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Birdcage Awl

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Forum topic by Jeff_F posted 04-11-2014 02:22 AM 606 views 0 times favorited 5 replies Add to Favorites Watch
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Jeff_F

35 posts in 1819 days


04-11-2014 02:22 AM

Topic tags/keywords: hand tools birdcage awl awl marking tools

Hi,

About a year ago Norm Reid and I started a company called Shenandoah Tool Works and announced a new product called the Shenandoah Mallet. We’ve been selling the mallet on our website and had a very nice time and show at the Woodworking In American conference this past year. We are now happy to announce our second product….a birdcage awl.

This birdcage awl is hand-forged with a decorative twisted shank and a hand-turned handle to a shape that will provide great comfort and satisfaction in use. The birdcage awl uses the same highly figured hardwoods that we use in our mallets.

Here is an example:

Please take a look at our website at: www.shenandoahtoolworks.com

Thanks,
Jeff & Norm

-- Jeff, www.jeffswooddesigns.com


5 replies so far

View woodchuckerNJ's profile

woodchuckerNJ

884 posts in 301 days


#1 posted 04-11-2014 03:13 AM

Very nice looking.

That’s a limited audience though… Good luck.

-- Jeff NJ

View Mark Shymanski's profile

Mark Shymanski

5113 posts in 2379 days


#2 posted 04-11-2014 03:19 AM

Wow, that is a beautiful awl! I hope they sell well for you.

-- "Checking for square? What madness is this! The cabinet is square because I will it to be so!" Jeremy Greiner LJ Topic#20953 2011 Feb 2

View TopamaxSurvivor's profile

TopamaxSurvivor

14798 posts in 2343 days


#3 posted 04-11-2014 03:32 AM

Beautiful awl! I just took a look at your website. Why a steel head on the mallet? Don’t most WWers want a wood mallet for chisels, ect?

-- "some old things are lovely, warm still with life ... of the forgotten men who made them." - D.H. Lawrence

View Jeff_F's profile

Jeff_F

35 posts in 1819 days


#4 posted 04-11-2014 02:35 PM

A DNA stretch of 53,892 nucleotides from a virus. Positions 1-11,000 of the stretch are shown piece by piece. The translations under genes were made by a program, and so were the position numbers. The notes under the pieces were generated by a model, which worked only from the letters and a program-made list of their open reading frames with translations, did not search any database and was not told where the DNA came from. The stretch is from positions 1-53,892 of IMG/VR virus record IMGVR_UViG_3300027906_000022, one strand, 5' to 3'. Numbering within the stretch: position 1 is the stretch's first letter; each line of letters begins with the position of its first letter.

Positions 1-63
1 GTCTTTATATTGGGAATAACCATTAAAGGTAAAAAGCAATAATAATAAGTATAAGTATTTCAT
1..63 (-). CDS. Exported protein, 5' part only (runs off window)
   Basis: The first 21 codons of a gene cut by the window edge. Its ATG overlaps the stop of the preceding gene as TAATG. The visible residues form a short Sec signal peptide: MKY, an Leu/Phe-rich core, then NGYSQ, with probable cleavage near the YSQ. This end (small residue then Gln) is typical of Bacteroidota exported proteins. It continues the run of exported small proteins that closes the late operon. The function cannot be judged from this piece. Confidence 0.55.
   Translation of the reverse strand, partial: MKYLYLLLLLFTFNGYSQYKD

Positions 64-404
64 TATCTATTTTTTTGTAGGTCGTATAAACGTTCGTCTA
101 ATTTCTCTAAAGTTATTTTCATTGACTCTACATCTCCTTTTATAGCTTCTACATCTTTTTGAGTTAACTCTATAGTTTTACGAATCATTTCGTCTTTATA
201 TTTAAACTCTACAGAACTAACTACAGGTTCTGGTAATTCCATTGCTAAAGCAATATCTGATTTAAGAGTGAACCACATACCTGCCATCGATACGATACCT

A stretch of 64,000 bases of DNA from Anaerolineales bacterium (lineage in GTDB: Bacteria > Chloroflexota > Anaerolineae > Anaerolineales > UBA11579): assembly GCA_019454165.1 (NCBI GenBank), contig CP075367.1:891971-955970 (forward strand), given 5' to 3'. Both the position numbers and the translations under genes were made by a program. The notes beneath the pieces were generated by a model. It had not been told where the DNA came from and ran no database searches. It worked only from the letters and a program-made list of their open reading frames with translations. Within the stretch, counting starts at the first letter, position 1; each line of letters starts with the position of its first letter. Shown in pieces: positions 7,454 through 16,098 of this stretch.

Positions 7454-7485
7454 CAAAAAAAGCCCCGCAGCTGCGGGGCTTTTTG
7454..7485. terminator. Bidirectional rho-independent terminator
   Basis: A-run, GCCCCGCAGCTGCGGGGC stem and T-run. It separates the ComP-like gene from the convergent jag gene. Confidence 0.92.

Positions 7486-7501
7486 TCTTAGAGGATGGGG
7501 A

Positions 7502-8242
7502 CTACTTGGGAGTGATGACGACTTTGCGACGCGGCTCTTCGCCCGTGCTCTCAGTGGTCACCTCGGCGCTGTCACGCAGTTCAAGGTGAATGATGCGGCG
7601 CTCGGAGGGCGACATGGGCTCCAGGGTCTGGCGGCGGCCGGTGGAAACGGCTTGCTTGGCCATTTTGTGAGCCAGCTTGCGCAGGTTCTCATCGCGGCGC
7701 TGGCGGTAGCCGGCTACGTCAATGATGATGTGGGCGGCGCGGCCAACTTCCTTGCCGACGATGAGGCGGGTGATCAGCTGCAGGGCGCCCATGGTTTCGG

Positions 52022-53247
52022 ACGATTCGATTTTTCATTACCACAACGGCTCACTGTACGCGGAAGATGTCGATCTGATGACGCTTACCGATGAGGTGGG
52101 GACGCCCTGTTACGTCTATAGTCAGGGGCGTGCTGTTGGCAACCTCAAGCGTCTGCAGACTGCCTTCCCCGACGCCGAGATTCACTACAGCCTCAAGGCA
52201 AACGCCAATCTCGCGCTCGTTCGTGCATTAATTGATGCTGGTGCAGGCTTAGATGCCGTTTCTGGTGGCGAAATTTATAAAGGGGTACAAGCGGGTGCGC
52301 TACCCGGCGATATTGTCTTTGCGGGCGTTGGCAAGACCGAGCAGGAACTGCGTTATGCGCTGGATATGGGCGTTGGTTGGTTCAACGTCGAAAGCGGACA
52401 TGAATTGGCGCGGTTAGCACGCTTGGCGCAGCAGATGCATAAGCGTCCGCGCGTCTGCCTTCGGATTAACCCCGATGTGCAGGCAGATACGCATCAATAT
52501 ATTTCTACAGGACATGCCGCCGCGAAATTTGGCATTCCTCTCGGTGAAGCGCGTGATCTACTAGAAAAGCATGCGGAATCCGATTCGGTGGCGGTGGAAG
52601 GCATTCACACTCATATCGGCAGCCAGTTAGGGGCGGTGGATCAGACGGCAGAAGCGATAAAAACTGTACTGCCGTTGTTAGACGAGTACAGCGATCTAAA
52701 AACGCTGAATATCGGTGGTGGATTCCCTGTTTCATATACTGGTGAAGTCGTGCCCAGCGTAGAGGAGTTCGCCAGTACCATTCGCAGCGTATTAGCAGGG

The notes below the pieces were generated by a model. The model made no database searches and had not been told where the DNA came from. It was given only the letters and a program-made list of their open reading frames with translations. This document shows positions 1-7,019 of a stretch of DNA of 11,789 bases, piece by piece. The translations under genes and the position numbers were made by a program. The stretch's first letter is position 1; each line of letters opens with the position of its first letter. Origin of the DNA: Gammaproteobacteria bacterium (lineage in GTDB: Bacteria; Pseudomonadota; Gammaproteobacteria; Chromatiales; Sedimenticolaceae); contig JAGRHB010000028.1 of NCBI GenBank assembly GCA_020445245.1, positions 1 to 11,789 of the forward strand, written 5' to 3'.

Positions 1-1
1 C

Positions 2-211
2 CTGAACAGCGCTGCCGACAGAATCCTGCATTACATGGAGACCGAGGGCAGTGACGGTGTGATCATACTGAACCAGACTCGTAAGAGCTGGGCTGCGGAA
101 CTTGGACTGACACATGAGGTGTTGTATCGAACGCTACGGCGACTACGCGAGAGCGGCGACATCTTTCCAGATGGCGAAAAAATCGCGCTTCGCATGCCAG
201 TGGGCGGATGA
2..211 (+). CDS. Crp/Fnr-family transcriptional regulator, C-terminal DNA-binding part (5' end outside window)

Hi TopamaxSurvivor,

Thanks for your reply to my post. In response to your question I’ll tell you what I believe….

Back when mallets were made out of lignum vitae I would agree that most woodworkers used wooden mallets because the Lignum vitae is a very dense and heavy wood. The mallet heads were small and could easily fit in your hand in you choked up on the mallet or pack a punch if you slide your hand down on the handle. When lignum vitae became scarce other woods were used and even plastic. Unfortunately, to get a heavier mallet meant increasing the size of the head…which makes it harder to hold when you just want to tap your gouge or chisel. Therefore, you are seeing many mallets today being produced with a metal head. These mallets pack a huge punch in a small package. Mary May, the professional woodcarver, introduced me to metal heads during a class I took with her and Shannon Rogers, The Renaissance Woodworker, loves using our metal head mallet.

You can choke up on the mallet and the head fits nicely in your hand for tapping a gouge or chisel when a lighter touch is needed like doing dovetails or small mortise or you can slide your hand down the handle when more force is needed. You will be amazed how much punch you get with very little effort.

Most people then ask, “won’t I dent my chisel handles?”. I have not found this to be the case and I have not heard anyone complain about this happening.

I hope this helps… the best thing would be to purchase a mallet and give it a try!!!

Jeff

-- Jeff, www.jeffswooddesigns.com

View TopamaxSurvivor's profile

TopamaxSurvivor

14798 posts in 2343 days


#5 posted 04-11-2014 07:24 PM

Thanks for the info Jeff.

-- "some old things are lovely, warm still with life ... of the forgotten men who made them." - D.H. Lawrence

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